“An investment in knowledge pays the best interest.” – Benjamin Franklin
In the 1986 hit comedy film Back to School, Rodney Dangerfield plays a self-made plus-size clothing magnate Thornton Melon. In the film, despite all of his success, he comes to regret not taking the words of his father, “If a man has no education, he’s got nothing”, more seriously.
With his home life in disarray, he ventures off to see his adult son at college having troubles of his own. It is here that despite having dropped out of school at a young age, Thornton enrolls in college with his son to honor his late father’s desire to see their family build on their legacy through education. While Thornton never becomes a star pupil, his commitment and tenacity inspire his son to finish school.
Education is important and empowers the individual to make better-informed decisions that can have lasting consequences. Ultimately, education helps arm us with the proper tools to get the job done. Even the most seasoned business owner (such as a plus-size clothing magnate), entrepreneur, or professional, will need more knowledge, and could do with additional education.
When it comes to financially successful individuals, for all of their ability to earn income, management of this wealth may require additional assistance.
When it comes to one’s own personal finances, it is important to be educated on and understand that there are three main financial schools of thought:
What is financial literacy? There are many definitions out there on what financial literacy is, who it is for, and what it can accomplish for those who possess it. At its core, financial literacy is a skill that encompasses a wide spectrum of topics relating to personal finance, money management/budgeting, and common financial themes and terms (at least at a conceptual level).
Financial literacy does not require that the individual be an “expert” on the subject matter, but rather they can comfortably navigate conversations around their finances. Financial illiteracy means that someone lacks skills to make better decisions around their finances. As a result, someone who lacks certain knowledge about products and services could potentially become a victim of poor spending and money management habits. These habits could lead to debt, worsening credit ratings, and even predatory lending.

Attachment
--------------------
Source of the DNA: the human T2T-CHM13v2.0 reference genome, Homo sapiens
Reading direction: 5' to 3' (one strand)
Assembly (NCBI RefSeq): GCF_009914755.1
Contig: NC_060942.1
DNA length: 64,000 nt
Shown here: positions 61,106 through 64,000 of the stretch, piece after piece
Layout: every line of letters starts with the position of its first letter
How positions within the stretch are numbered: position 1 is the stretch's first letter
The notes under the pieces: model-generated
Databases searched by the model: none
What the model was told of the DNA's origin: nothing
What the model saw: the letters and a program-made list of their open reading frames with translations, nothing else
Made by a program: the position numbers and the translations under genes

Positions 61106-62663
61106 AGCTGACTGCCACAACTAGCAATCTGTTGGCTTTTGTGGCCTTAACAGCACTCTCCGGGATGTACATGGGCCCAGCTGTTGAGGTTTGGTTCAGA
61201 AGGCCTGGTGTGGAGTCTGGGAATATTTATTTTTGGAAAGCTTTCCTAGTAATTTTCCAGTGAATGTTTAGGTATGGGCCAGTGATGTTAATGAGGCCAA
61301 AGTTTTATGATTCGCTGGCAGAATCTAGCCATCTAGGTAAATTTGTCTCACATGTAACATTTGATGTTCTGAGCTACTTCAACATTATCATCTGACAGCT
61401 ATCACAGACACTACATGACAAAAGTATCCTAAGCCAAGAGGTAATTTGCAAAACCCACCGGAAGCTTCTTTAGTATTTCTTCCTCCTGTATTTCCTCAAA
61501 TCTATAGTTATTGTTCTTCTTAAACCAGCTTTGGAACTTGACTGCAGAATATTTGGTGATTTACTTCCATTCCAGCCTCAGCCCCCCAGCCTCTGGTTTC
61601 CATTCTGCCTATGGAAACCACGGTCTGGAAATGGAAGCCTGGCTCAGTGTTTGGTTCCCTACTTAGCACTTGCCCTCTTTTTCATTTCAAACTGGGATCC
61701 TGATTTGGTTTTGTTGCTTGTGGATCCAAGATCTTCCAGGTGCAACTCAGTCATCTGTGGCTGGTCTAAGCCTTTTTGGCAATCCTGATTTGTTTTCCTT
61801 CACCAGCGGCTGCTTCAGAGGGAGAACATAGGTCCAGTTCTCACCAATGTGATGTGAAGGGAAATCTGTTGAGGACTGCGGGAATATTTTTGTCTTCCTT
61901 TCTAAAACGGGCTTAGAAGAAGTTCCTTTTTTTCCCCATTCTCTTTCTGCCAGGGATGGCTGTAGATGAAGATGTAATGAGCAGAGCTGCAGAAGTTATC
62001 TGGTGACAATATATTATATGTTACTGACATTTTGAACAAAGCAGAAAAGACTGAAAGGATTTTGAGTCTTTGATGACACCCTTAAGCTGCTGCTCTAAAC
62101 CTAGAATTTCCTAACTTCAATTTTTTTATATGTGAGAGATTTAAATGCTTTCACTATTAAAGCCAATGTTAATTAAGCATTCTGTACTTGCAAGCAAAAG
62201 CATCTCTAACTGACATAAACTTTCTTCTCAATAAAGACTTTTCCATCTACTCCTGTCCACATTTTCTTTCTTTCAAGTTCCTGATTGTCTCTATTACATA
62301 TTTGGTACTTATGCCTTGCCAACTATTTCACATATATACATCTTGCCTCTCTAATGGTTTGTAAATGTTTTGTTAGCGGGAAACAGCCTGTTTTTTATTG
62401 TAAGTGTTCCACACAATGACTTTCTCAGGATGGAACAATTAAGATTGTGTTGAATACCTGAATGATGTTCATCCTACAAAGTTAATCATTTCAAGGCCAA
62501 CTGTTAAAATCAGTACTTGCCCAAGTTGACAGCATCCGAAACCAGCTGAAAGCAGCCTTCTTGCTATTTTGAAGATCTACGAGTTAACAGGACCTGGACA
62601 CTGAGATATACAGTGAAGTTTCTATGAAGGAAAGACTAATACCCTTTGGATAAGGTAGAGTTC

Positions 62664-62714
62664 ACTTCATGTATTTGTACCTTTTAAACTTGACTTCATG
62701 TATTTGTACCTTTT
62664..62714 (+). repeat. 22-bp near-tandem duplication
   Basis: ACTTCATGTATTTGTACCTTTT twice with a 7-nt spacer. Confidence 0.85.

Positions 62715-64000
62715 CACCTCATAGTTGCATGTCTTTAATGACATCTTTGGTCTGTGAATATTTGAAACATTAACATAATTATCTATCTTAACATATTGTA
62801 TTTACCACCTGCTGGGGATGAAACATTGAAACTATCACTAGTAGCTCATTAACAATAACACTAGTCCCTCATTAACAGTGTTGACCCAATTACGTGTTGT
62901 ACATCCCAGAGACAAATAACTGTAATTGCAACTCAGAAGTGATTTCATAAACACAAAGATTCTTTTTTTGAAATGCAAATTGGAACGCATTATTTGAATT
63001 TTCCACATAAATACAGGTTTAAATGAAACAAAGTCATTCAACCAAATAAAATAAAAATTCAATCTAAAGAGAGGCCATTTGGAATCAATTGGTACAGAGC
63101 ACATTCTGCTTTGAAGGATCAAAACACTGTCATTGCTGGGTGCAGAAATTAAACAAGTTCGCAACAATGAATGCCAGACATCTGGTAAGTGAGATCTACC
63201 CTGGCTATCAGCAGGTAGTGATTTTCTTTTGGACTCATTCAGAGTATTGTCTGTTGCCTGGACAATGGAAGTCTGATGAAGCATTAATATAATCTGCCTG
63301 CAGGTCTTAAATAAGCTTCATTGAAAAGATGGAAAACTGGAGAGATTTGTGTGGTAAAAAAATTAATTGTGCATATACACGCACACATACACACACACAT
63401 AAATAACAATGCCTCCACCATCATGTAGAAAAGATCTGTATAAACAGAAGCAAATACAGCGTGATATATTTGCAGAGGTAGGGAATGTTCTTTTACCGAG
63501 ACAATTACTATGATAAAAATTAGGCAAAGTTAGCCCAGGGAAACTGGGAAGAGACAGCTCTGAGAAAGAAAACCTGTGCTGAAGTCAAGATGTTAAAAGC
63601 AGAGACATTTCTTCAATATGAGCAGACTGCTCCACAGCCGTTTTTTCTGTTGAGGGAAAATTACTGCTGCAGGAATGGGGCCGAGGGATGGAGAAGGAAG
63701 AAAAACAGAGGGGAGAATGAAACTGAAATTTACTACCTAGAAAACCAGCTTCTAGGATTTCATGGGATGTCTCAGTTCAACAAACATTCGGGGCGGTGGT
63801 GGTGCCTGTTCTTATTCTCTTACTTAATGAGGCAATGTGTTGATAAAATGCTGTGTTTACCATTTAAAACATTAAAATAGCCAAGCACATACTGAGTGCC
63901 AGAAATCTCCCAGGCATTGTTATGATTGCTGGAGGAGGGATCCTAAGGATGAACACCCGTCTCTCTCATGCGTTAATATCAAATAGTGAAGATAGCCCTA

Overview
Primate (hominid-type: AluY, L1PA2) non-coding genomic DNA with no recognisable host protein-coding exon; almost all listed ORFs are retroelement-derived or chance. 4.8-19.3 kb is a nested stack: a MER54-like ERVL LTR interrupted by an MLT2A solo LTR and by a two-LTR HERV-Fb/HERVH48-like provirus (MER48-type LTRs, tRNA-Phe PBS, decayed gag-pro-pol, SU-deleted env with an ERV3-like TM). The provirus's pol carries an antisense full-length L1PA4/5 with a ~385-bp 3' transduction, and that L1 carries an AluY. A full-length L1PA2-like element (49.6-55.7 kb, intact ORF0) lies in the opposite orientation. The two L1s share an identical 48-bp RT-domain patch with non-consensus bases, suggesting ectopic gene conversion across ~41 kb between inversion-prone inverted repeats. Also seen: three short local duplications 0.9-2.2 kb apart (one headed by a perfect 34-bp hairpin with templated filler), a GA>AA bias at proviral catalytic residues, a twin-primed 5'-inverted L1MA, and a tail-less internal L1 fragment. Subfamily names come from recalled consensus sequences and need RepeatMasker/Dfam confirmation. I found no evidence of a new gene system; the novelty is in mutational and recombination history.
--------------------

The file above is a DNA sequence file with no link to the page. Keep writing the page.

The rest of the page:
How does one obtain financial literacy? There are many products, services, and tools out there that are marketed for improving financial literacy. For the do-it-yourselfer, there are numerous free videos and articles that are available online, as well as some fairly popular books on the subject such as Rich Dad Poor Dad, The Millionaire Next Door, and The Total Money Makeover.
For certain demographics such as employees in a 401(k) plan, or seniors approaching retirement, there may even be sponsored events and seminars where presenters may discuss very specific topics such as when to take Social Security or why they may want to purchase an annuity. While these sessions can be educational, it is important to note that they are often a thinly veiled sales presentation and should be attended with an attentive if not skeptical approach.
What is financial wellness? As with financial literacy, a simple search may land you over a dozen or so definitions, however, at My Financial Coach, we feel that financial wellness is best defined as a person’s relationship with their finances and money.
To expand on this definition, we believe financial wellness also involves some “light” financial planning, as financial wellness is also a bit of financial awareness. Put another way, financial wellness is about the personal feelings towards finance and also a cursory snapshot of a person’s financial situation.
The major difference in financial wellness versus financial planning is that financial wellness focuses more on behaviors and the psychology of money management as opposed to presenting a direct solution. The end goal is that financial literacy and wellness could work together and build up to the more analytical and optimization based financial planning approach. As a discipline, financial wellness seems more easily defined. However, as a product and service, there can be a wide variety of what constitutes financial wellness in comparison to financial planning.